Nature provides the means for the sustainable management of floods
Soon, spring and the melting snow will yet again be visible as flooding around Finland. Although major floods caused by extreme weather phenomena are rare in the Nordic countries, floods cause financial loses even here each year. Climate change is expected to increase flooding in the future.
In relation, human activities affect the water cycle of the built environment more profoundly than weather phenomena or climate change do, Aalto University researchers say.
Thinking that we are the victims of climate change or heavy rainfalls is a poor approach. We have caused many problems—and we can also resolve these," says postdoctoral researcher Nora Sillanpää from the Aalto University School of Engineering, who researches urban drainage.
For example, as urban areas are increasingly covered in asphalt, this prevents rain and melt water from evaporating naturally and their infiltration into the soil. This will mean that storm water flows into natural water courses and intensifies flooding.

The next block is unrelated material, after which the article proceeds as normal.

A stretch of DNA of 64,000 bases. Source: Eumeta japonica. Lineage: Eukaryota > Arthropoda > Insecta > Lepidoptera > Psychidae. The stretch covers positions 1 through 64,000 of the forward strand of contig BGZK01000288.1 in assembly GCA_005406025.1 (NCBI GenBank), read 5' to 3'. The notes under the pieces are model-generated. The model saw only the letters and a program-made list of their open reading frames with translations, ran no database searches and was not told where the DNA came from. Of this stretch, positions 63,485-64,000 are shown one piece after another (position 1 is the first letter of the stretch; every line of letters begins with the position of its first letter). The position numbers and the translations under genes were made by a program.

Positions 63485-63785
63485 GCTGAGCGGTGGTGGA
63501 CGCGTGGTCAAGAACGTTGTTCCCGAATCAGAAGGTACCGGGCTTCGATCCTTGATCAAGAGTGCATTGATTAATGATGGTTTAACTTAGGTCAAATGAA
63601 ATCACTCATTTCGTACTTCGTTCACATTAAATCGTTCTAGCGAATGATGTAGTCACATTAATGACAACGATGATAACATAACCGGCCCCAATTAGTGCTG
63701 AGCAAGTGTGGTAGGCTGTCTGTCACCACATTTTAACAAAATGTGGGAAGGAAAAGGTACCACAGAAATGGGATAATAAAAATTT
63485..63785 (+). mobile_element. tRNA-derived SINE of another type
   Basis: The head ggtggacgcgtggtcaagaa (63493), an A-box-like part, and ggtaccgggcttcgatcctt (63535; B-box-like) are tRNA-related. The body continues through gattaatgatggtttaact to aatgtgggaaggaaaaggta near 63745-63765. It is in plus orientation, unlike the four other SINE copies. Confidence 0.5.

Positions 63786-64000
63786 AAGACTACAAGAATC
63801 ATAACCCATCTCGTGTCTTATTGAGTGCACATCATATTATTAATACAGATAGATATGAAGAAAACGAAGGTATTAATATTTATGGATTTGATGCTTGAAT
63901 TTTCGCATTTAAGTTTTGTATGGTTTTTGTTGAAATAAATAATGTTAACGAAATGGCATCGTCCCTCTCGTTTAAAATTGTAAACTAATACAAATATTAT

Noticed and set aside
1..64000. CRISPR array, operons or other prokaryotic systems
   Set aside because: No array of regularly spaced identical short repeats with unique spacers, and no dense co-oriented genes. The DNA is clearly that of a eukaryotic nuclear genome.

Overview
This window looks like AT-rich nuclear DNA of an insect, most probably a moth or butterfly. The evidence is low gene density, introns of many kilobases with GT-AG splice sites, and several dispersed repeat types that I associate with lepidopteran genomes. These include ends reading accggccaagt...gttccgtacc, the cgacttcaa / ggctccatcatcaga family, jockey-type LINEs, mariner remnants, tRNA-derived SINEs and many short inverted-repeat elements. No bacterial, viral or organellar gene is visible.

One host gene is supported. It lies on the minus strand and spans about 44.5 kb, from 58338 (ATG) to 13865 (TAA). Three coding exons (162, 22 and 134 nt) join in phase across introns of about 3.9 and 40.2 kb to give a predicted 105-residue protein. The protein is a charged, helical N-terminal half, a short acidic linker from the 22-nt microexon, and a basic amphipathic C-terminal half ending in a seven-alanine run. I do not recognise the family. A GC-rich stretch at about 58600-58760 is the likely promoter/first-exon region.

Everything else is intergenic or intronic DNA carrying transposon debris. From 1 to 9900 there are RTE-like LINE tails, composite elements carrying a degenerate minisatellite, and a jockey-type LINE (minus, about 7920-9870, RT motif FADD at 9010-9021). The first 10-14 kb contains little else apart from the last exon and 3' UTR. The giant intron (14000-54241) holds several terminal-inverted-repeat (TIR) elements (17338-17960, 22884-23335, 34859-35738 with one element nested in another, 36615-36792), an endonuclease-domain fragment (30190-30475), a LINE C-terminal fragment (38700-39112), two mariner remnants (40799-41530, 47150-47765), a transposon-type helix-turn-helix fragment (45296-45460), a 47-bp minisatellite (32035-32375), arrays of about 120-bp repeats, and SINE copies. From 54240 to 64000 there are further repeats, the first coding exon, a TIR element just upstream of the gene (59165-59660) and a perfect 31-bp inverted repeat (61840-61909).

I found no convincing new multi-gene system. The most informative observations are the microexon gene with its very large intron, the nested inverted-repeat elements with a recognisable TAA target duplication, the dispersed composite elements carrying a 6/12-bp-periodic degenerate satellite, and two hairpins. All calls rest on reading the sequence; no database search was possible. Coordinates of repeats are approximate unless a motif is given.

"Floods have traditionally been managed with methods that are harmful to the environment and unsustainable," Sillanpää says.
An effort is being made to manage urban storm water floods, for example, by building detention ponds to which storm water is directed. The detention ponds may shift flooding issues to natural waterways
Generally, the ponds manage the symptom without tackling the problem—the fact that large runoff volumes accumulate in cities. Contaminants flow with runoff into natural bodies of water.
Researchers at Aalto University are looking into decentralised methods that can promote a more natural water cycle also in urban areas.
"In this case, natural does not mean that the solutions come about by themselves, on the contrary, they will require complex technology and engineering expertise," says Sillanpää.
Sillanpää uses the environment around supermarkets as an example. A natural water cycle could be promoted by building a green roof that would promote the evaporation of water. Permeable surfaces could be built between parking spots, ensuring that rain water could be infiltrated by the soil.
According to Sillanpää, water should not only be seen as a problem, but also as a resource.
"Instead of washing cars, flushing toilets and irrigating plants with water that is suitable for drinking, we could utilise rain water."